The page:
E ahei ana tetahi pirihimana tetahi Watene Maori ranei mehemea e awangawanga ana ia kei te takahia tenei wahanga o te ture ki te tomo ki tetahi marae ki tetahi wahi ranei e tata ana ki te marae ki te rapu, ki te tango ranei ki te mau ranei i nga waipiro ahakoa kaore ona warati haunga ia nga tangata no ratou te whare ehara ta ratou na inu waipiro i te hara.

E ahei ana tetahi Komiti-a-Iwi ki te whakaae engari me tuhi maria taua whakaae, kia mauri te waipiro ki tetahi marae mo nga huihuinga haunga ia mo nga kanikani kei te ture te tikanga o enei a ana tukua tenei whakaae a mehemea ranei na te takuta i whakarite te waipiro hei rongoa mo nga mahi karakia ranei ehara te inu te mau ranei o te waipiro ki te marae i te takahi i te ture.

Ko aua whakaae mo te waipiro me ata whakamarama marika hei aha taua hui huinga ki whea a ma te Komiti-a-Iwi e whakarite ano nga here mo taua whakaae.

Mo nga ritenga o tenei tekiona ko te marae e ahei ana ko nga whare karakia ko nga whare hui, ko nga hooro, ko nga whare kai, ko nga kauta me era atu whare; haunga nga whare noho noaiho nei, e whakamahia ana hei whare huihuinga Maori me nga marae hoki o aua whare.

Ko ta tekiona 4 o te Ture he whakarereke i te ture kia taea ai te poropeihana ano nga wahine a me te whakawhiwhi mana ki:—

(a)

Nga Pirihimana.

(b)

Nga Mema o Nga Komiti o nga kura i whakaturia i raro o Wahanga IV o Te Ture Mo Nga Kura, 1914 mo te rohe kura kei reira te kainga o aua Maori.

(c)

Nga whanaunga o te Maori.

(d)

Nga Watene Maori.

(e)

Nga Apihi Toko i Te Ora me Te Pi.

(f)

Te Tiamana, te hekeretari ranei o te Komiti-a-Hapu ranei o te rohe kei reira taua Maori e noho ana.

(g)

Te tangata, kei runga i taua Komiti-a-Hapu ranei e whakaaetia ana e te Minita mo nga take o tenei tekiona a i panuitia i roto o te Kahiti mo te tono kia whakataua tetahi ota poropeihana ki tetahi Maori.

Kua mana tenei ture inaianei.

 

Powers of Maori Authorities

Section 3 of the Maori Social and Economic Advancement Amendment Act, 1951, provides that anyone, whether Maori or not, who while any dance, meeting, hui, tangi or other Maori gathering is being held on any marae, allows intoxicating liquor to be brought on to the marae or drunk there, or who supplies any liquor to anyone on the marae, shall be liable to a fine of £20.

This section also provides that during any dance or other gathering it is an offence for any person to have in his possession or control intoxicating liquor on or near the marae, or to drink any liquor or supply it to anyone to drink in the bounds of the marae.

A constable or Maori Warden, can if he suspects any breach of this law, enter the marae without warrant or any place nearby and search for liquor and seize and remove such liquor, but this does not apply to liquor being drunk in a dwelling house by the persons living therein, and drinking in such cases is not an offence.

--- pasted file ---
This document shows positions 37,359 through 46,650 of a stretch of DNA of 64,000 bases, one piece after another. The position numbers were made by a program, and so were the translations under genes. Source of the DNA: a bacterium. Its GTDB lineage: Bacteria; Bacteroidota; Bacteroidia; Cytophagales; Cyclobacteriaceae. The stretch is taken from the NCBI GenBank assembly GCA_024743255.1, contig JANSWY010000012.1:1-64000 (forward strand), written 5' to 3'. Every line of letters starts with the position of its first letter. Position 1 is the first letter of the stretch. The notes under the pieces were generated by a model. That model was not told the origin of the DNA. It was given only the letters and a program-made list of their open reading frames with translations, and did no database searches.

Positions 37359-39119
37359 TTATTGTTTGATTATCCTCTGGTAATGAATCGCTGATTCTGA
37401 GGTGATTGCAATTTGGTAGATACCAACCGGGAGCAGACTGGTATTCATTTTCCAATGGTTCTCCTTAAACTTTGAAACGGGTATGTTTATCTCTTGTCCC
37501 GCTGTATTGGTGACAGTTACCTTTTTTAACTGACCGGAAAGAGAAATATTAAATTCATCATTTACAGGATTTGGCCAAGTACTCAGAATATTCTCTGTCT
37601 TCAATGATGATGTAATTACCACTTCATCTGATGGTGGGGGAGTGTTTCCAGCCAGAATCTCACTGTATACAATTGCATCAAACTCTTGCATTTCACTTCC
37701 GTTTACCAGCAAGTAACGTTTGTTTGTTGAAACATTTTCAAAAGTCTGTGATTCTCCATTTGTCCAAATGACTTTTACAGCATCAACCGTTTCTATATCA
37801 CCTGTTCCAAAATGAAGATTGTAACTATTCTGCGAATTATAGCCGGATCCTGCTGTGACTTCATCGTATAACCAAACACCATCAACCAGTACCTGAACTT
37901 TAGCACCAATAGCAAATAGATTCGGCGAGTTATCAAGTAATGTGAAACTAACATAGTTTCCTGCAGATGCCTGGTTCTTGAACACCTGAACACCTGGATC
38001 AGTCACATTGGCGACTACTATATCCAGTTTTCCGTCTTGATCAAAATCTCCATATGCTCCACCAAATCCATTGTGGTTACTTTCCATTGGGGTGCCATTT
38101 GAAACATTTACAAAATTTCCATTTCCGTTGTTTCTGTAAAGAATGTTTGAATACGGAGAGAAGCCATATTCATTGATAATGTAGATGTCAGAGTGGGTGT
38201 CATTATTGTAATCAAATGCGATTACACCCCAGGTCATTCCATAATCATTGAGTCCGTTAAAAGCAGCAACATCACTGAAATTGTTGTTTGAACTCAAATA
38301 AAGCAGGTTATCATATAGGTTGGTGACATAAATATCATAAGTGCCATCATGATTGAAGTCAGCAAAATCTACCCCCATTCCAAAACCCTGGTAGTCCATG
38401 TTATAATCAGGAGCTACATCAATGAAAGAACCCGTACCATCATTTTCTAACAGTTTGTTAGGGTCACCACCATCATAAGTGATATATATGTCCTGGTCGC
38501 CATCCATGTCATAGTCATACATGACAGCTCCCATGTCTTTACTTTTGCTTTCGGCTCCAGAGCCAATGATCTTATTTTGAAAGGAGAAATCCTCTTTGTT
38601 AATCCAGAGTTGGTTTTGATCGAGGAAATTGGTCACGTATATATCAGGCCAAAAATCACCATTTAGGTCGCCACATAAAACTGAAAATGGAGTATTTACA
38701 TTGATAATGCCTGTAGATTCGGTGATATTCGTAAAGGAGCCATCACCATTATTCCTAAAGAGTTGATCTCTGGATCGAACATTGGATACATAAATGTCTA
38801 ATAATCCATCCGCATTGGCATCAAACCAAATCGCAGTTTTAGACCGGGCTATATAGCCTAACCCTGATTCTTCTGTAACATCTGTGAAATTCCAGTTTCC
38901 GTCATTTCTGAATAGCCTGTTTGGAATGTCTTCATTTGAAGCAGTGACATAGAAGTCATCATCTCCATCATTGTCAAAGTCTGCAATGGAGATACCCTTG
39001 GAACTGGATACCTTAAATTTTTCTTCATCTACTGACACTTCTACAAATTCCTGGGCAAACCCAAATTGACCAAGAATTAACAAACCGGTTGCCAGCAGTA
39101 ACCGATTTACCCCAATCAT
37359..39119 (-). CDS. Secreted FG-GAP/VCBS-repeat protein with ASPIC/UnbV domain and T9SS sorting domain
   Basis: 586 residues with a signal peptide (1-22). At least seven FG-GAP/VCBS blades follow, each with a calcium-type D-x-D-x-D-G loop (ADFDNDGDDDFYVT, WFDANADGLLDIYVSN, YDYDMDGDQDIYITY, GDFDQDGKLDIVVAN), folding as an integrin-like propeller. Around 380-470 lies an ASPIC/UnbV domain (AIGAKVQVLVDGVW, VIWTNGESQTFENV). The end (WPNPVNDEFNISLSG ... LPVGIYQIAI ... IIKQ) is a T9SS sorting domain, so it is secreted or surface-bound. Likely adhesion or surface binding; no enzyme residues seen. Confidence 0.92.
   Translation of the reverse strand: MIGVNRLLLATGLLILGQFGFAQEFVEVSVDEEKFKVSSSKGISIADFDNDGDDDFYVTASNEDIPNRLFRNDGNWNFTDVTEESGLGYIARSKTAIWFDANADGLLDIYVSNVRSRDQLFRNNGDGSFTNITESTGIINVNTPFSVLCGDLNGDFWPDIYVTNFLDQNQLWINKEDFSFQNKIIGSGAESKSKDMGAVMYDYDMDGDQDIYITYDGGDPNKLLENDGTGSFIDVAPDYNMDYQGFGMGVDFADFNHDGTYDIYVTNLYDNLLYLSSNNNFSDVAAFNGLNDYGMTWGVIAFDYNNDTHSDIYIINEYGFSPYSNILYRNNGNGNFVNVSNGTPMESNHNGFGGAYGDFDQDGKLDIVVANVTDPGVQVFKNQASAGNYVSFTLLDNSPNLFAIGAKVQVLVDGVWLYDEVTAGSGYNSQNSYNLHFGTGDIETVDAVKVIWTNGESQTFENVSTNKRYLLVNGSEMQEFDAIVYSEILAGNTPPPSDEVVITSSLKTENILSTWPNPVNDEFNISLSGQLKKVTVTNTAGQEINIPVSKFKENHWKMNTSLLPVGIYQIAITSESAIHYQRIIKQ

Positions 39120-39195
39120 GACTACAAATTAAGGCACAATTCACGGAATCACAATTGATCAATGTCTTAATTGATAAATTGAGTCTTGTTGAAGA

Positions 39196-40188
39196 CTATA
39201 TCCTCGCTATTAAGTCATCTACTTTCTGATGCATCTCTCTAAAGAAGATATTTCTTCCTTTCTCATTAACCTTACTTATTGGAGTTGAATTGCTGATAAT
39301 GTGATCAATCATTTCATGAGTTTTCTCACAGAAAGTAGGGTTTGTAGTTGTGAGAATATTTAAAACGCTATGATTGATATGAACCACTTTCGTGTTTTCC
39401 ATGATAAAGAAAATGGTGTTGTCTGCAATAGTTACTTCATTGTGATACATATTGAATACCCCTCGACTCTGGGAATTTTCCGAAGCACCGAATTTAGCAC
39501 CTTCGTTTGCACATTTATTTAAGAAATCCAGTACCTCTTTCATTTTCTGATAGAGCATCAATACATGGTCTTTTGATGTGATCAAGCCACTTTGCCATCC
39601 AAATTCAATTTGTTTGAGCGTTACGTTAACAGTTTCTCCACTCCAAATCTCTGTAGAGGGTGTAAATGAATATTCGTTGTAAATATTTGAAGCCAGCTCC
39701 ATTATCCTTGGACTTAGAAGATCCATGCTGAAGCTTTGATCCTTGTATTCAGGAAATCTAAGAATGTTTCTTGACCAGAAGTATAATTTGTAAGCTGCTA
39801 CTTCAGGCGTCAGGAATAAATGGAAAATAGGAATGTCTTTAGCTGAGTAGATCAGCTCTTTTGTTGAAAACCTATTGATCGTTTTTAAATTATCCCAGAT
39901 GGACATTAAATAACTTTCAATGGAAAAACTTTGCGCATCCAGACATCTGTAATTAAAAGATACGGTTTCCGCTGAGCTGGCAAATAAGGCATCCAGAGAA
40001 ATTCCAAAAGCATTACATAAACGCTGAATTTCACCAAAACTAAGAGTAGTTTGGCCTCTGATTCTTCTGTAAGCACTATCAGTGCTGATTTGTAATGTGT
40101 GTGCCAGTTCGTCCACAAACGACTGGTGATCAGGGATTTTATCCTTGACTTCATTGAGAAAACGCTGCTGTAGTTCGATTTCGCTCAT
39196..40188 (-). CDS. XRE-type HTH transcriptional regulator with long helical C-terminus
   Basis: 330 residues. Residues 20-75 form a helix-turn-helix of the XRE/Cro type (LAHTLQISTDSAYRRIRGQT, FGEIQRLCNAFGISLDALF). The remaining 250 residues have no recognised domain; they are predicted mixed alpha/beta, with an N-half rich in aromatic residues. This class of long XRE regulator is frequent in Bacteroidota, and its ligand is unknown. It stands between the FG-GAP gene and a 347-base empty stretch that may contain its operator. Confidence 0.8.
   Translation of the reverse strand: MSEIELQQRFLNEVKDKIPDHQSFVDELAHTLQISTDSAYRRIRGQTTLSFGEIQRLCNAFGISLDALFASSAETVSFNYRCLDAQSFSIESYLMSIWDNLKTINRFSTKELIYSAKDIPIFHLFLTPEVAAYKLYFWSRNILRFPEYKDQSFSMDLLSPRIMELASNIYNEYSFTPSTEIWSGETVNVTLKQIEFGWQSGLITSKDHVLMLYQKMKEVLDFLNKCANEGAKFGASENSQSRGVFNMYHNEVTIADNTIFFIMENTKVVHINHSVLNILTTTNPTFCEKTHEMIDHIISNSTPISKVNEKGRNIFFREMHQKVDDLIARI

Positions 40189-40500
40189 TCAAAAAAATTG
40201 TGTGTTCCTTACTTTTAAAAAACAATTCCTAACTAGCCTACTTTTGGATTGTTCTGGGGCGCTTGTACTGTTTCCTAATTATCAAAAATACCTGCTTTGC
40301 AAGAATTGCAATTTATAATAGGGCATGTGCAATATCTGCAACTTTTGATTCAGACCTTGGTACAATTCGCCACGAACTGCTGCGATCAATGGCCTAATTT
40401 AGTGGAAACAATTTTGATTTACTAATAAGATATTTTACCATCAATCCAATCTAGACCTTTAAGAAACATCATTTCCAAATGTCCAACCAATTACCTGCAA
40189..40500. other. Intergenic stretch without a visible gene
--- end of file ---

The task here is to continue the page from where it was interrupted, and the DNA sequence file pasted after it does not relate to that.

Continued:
The Tribal Committee of the district may give a written permit for the bringing of liquor on the marae for any gathering but except a dance, which is subject to the ordinary law, and when such a permit has been given or if the liquor is genuinely needed for medicinal purposes on a doctor's prescription, or to be used for religious purposes, the supply, drinking or possession of liquor is not an offence.

Any such permit shall prescribe the nature and the place of the gathering and may contain such conditions as the Tribal Committee thinks fit in respect of the supply and the consumption of the liquor.

For the purposes of this section, marae means any church, meeting house, hall, dining hall, kitchen or other building (other than a private dwelling house) used as a meeting house for Maoris, and includes any land attached or appurtenant to and commonly used in connection with the building.

Section 4 of the Act alters the general law so as to enable prohibition orders to be made against women as well as men, and gives power to:

(a)

Any constable.

(b)

Any member of a School Committee established under Part IV of the Education Act, 1914, for the school district in which the Maori is ordinarily resident.

(c)

Any relative of the Maori.

(d)

Any Maori warden.

(e)

Any Welfare Officer.

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(f)

The Chairman or the Secretary of a Tribal Executive or a Tribal Committee exercising jurisdiction in the tribal district in which the Maori is ordinarily resident.

(g)

Any person, being a member of any such Tribal Executive or Tribal Committee as aforesaid, approved for the purposes of this section by the Minister by notice in the Gazette, to apply for the making or prohibition orders against Maoris.

The above statutory provisions are in force now.